TELOSscope: The Telos Press Blog

Revelation and Political Philosophy: An Exchange with James V. Schall, S.J.

James V. Schall’s “Revelation and Political Philosophy: On Locating the Best City” appears in Telos 148. William Tullius follows up with some questions.

William Tullius: You wrote in your article that: “Political philosophy, at its best, is the discipline strategically located to reflect on how God, cosmos, man, and polity belong together.” Yet, fundamentally, political philosophy is “aware of its own inability to answer its own highest questions”; namely, in what does the “best city” consist. The answer to political philosophy is supplied by revelation, which answers that political philosophy is capable of recognizing as an intelligible gift. If, however, political philosophy is subject to this sort of limit from the start such that it is dependent for its own answers upon something higher, what do you see as the need for political philosophy in the first place and what does this imply for the relation between faith and reason?

James V. Schall: Political philosophy is not subject to any limits “from the start.” It arrives at its limits—my book is called precisely, At the Limits of Political Philosophy—by seeking itself to answer all its own questions. Philosophy must first be philosophy. We need political philosophy “in the first place” so that we know what it knows and, also, what it does not know but would like to know. Unless this reflection on what is known and what is not known by the discipline takes place in an inquiring mind, revelation has nothing to which to address itself. The great phrase fides quaerens intellectum means exactly that some intellect must be actively asking itself what it knows about political things. Thus, I would say that faith cannot be faith until reason becomes itself active reason knowing what it can know. Once this relationship is clarified or spelled out, we can wonder whether philosophy does not become more philosophy under this impetus.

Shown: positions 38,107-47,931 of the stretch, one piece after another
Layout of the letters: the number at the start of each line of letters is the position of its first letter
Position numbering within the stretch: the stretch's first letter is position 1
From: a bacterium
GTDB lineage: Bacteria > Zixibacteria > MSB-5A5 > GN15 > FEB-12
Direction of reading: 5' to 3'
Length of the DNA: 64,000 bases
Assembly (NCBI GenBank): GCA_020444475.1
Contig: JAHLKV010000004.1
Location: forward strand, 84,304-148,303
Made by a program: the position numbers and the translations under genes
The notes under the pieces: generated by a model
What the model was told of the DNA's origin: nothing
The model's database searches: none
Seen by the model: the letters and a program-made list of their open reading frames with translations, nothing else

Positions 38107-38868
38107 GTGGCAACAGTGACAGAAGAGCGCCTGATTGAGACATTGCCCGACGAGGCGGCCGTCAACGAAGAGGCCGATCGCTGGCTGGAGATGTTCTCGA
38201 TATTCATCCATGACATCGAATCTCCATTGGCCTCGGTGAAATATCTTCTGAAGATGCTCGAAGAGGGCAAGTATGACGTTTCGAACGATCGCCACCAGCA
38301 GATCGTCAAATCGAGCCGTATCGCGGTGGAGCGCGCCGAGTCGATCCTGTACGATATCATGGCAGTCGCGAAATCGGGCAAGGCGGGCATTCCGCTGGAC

Tullius: Often in contemporary intellectual culture, there is a temptation to discount revelation and any religiously inspired statement as flights of superstitious imagination or as politically motivated myths designed to subject people to ecclesiastical power. In contrast to this move, you make the strong assertion that revelation itself already contains logos. What tools remain accessible for us to be open to the logos of revelation in a way that is convincing to the current culture?